Pastors have an awesome responsibility to preach the whole truth of God, including the reality of suffering. It may not be easy to preach, and it may not be what people most want to hear, but it has got to be done. Piper says by teaching the reality of suffering and God’s sovereign goodness in and through it, when tragedy strikes, it leaves you needing only to embrace those in the midst of their pain.

I’m thankful for my pastor for his faithfulness in not dodging the difficult truth of sufferings reality. Even in their pain, I’m sure many in our congregation have been blessed because he didn’t. However, teaching it is not only a pastor’s responsibility. It is the responsibility of all who minister in any manner. So be grateful for your pastor for preaching it and anyone else who teaches it. Because when they do, it not only better prepares you to deal with suffering in your own life, but also minister to others in theirs.

As Christ Loved the Church

 

“Husbands, love your wives, as Christ loved the church and gave Himself up for her” (Ephesians 5:25)

Today, Karen and I celebrate 26 years of marriage. I first met Karen in high school. She was a junior and I was a senior. We dated for a few months before going our separate ways. Who would’ve known that 10 years later we would be married? I can say with certainty that at the point in which we were married, both personally and in marriage, I had a different set of priorities than I do now. It’s not that those priorities were necessarily bad. They just weren’t the best because they weren’t centered on a relationship with Christ. In fact, I didn’t have a saving relationship with Christ and for a long time my priorities remained elsewhere. It is impossible for a man to lead his family in the way God would have him when his life is not centered on Jesus Christ. Thankfully, in God’s perfect timing and only by His grace, our marriage has a different center. My prayer is that it will always remain that way.

            There’s no human covenant more important than the covenant of marriage. It is also a covenant in need of an extra measure of God’s grace. Outside of grace that comes in salvation, I don’t know where it’s needed more. This is the case for a couple of reasons: First, marriage is constantly under Satan’s attack because of what it pictures. The apostle Paul tells us in Ephesians 5:32 that marriage is a picture of Christ and the church. Secondly, marriage is made more difficult due to the closeness of the relationship. Is there anyone more uniquely qualified to point out your faults than your spouse? I doubt it! No matter where any of us may be in our walk with Christ, marriage is tough. It’s tough because it involves two imperfect people prone to sin. Too often, we take God’s Word and remind others what they should be doing while at the same time ignoring what God may be trying to say to us. I believe this tendency is even greater when it comes to our spouses. For husbands, God’s command is clear. Our wives needs, as He defines them are to be our goal. We are to love her sacrificially, just as Christ loved the church. This command is not conditional on her response.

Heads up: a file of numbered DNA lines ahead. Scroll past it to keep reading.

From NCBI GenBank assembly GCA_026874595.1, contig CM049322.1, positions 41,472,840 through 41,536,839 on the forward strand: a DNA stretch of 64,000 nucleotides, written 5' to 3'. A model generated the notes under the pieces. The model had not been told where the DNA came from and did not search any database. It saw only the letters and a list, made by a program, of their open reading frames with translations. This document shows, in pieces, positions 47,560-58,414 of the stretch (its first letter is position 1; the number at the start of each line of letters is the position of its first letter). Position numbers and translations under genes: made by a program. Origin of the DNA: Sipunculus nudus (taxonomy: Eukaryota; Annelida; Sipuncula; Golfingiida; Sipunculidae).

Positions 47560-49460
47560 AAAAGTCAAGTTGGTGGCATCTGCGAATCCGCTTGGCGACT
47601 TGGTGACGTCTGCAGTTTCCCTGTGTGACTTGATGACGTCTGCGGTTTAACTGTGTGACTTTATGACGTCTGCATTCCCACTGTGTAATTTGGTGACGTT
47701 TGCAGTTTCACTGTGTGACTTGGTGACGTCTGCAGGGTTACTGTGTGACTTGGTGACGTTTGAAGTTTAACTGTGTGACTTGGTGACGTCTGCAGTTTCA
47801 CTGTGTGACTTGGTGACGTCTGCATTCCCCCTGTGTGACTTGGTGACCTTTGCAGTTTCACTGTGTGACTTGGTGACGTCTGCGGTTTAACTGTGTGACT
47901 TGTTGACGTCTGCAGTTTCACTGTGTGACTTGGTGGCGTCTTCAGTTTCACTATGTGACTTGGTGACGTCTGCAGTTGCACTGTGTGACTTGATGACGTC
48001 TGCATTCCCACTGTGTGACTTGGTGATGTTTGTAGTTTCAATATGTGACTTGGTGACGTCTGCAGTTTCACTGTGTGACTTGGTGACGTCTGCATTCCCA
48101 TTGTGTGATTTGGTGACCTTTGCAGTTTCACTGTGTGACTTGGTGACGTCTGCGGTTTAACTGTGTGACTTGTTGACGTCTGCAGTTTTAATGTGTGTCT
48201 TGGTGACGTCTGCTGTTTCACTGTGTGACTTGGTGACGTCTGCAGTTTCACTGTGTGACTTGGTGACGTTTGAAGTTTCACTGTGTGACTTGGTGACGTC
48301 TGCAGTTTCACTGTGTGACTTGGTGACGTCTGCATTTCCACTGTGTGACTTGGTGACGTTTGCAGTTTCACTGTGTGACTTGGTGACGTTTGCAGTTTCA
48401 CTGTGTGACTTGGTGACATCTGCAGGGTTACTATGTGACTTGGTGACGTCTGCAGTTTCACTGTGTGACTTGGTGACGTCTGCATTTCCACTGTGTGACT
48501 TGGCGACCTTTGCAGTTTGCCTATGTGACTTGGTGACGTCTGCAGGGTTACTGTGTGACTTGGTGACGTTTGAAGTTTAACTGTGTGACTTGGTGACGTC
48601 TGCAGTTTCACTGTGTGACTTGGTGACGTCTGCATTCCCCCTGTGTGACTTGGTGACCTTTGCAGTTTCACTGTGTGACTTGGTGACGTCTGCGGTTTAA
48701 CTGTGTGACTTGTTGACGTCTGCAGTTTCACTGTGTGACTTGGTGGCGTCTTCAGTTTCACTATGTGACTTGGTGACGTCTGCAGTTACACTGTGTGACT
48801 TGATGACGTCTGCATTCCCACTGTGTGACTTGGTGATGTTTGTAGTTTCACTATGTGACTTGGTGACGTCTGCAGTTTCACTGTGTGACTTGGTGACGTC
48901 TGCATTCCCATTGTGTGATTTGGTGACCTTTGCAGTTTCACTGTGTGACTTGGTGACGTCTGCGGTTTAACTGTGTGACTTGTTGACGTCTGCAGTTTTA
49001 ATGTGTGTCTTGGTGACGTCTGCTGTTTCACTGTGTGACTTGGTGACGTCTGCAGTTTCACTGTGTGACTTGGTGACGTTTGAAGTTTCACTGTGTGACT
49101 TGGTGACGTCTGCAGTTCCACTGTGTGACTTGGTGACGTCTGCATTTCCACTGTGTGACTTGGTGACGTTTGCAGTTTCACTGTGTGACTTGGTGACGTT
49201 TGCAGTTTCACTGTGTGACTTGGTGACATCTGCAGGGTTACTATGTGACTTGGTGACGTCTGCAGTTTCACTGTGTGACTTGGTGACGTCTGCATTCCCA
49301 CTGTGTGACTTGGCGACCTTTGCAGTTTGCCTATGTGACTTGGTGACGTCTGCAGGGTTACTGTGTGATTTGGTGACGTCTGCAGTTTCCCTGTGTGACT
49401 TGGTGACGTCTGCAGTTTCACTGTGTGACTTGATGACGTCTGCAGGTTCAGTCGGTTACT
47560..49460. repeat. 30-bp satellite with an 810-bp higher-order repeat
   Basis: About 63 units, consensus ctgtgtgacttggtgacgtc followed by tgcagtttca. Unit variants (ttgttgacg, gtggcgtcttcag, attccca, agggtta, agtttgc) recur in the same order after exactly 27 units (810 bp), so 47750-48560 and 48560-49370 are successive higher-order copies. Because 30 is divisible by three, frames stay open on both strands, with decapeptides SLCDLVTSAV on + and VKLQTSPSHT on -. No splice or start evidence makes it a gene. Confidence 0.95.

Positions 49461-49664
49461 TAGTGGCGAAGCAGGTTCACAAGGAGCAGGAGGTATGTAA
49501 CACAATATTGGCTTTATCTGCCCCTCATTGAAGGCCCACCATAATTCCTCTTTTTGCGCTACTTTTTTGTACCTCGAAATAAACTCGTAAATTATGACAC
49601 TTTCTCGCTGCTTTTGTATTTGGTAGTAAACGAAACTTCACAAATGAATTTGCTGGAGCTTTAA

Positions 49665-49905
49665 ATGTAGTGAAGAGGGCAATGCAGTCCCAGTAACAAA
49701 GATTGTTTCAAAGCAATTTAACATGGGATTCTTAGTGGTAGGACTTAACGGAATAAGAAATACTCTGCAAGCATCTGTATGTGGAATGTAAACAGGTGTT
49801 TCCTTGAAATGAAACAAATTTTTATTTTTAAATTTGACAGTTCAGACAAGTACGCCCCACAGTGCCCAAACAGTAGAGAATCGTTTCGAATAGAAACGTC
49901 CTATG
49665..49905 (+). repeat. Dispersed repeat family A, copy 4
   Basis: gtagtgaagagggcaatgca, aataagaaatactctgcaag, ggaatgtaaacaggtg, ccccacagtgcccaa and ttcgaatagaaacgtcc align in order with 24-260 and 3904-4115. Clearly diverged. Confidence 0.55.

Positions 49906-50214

I know it’s impossible to love Karen, my bride, as Christ loves His. But that doesn’t lessen His desire or expectation that I do so. Therefore, it shouldn’t lessen mine. This means I’m left to rely on God’s strength instead of my own, because in my own I will fail. I have failed. For any marriage to be as God designed it to be requires that our relationship with Him be the one we treasure most. A relationship with Christ has the power to change all other relationships.

            I thank God for His grace for my past failures in loving Karen as He would have me love her. I’m sure I’ll need more grace along the way. I thank God for Karen. The years have gone fast. Like all marriages, ours has been far from perfect, but I am so thankful she’s my wife. After 26 years, she’s more beautiful than ever. I can’t wait to see what God has in store for our future. Happy anniversary sweetie! I love you!

Detours

“The mind of a man plans his way. But the LORD directs his steps” (Proverbs 16:9)

A detour is a longer, less direct way to get where we’re going. Sometimes the detour is intentional, perhaps to visit something or someone. At other times, they’re unintentional, taken to help us avoid a problem and get us back on track as soon as possible. This is the sort of detour that frustrates us. It’s the kind that gets in the way of our plans and the course we’ve set for ourselves, the one where we lose control over things. And for many of us, that’s a problem.

I think most of us probably like to be in control. We make our plans fully intending they be carried out just as we devised them. But that doesn’t always happen. Providence is defined as God’s ongoing relationship whereby He is actively involved in His creation, though distinct from it. Providence denies things happen by chance but are instead divinely planned. Though a weighty and somewhat controversial doctrine, God’s providence is clearly affirmed in Scripture. One such passage is Proverbs 16:9, which simply teaches that all our actions are under God’s providential care.